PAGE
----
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A referendum is intended to settle a disputed matter by referring it to the population. There have been several referendums recently. If the decision of a referendum does not settle a matter, then it could be argued that any of these should also be held again.

There was a referendum on Scottish independence. It is is acceptable to hold a second referendum on leaving the EU, why not hold a second referendum on Scottish independence? This is the argument the the SNP will make. With Westminster seen as weak and failing, it is not inconceivable that 50% of Scots would consider that their interests lie with Holyrood. This may not be the most likely scenario, but Unionism is more important to May than almost any other aspect of policy.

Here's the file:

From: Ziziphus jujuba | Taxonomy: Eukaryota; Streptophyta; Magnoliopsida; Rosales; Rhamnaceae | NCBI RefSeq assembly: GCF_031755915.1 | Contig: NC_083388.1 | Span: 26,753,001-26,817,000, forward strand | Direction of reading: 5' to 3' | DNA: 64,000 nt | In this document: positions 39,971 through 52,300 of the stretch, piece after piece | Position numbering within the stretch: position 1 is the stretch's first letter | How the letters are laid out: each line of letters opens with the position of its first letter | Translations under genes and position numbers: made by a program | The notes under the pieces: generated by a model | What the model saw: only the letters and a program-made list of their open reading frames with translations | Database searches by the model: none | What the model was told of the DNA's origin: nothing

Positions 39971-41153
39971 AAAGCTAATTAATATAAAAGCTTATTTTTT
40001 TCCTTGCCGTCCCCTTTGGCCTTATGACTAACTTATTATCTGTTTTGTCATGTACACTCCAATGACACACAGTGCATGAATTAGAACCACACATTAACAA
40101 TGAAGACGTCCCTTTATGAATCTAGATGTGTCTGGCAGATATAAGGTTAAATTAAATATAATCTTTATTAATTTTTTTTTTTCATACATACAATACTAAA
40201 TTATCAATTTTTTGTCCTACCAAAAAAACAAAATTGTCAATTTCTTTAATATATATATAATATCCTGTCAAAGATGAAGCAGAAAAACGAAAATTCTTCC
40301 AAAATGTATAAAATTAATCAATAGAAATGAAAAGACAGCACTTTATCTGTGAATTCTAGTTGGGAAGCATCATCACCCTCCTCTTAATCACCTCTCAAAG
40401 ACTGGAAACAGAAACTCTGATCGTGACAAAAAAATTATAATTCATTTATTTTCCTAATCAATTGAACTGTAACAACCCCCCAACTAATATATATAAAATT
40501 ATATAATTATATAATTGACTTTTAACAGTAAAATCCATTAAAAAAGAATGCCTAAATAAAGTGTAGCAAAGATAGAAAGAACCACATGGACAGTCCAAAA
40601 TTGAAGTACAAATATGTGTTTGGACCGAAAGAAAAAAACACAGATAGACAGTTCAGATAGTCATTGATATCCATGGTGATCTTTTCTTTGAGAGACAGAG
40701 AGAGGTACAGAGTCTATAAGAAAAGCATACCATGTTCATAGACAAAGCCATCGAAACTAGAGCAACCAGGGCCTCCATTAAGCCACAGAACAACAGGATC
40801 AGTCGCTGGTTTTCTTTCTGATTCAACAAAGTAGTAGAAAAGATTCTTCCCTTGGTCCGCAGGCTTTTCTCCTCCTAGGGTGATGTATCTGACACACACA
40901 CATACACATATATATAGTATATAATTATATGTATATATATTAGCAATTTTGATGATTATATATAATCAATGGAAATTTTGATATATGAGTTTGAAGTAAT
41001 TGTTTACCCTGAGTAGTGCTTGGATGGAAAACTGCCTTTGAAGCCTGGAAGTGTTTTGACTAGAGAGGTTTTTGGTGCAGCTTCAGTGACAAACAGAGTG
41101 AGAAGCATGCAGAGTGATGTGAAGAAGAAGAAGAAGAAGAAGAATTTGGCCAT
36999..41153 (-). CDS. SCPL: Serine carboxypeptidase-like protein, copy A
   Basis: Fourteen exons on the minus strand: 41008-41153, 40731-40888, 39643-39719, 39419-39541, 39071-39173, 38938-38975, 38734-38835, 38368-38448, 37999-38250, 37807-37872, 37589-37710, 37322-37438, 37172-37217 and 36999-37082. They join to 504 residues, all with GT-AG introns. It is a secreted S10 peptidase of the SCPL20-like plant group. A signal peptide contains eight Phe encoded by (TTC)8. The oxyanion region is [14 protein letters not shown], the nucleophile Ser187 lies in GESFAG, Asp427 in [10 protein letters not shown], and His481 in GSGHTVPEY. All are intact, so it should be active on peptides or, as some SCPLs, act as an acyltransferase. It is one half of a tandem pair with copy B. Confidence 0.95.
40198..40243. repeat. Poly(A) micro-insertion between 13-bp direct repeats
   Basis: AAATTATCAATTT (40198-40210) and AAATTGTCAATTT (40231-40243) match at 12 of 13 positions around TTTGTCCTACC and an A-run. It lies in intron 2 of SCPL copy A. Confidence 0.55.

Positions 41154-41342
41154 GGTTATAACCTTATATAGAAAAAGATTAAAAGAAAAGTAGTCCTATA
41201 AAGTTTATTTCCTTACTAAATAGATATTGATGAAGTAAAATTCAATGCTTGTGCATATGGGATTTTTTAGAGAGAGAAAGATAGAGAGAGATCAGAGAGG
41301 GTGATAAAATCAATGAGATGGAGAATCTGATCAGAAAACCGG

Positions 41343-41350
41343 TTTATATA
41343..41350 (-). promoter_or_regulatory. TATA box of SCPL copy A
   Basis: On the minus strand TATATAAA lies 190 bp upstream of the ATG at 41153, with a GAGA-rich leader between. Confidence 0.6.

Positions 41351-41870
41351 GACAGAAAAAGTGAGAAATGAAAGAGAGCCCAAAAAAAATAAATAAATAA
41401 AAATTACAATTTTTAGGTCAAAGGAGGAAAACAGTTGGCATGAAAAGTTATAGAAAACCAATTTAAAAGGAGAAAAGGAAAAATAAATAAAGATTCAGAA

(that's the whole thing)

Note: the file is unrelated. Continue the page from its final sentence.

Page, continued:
Next there is the prospect of the Conservative party actually splitting over the EU issue. The previous campaign was divisive, a future one could be far worse. It might see an Anti-EU conservative movement split from the Pro-EU faction. If these parties were to face each other in a General election it could result in electoral oblivion of the Conservatives. Leading a party that can fight and win elections central to May's politics.

If a referendum is held on a "deal or no-deal" basis, there is a large proportion of the country who would reject the referendum. It would fail to provide for the settlement that a referendum is intended to give.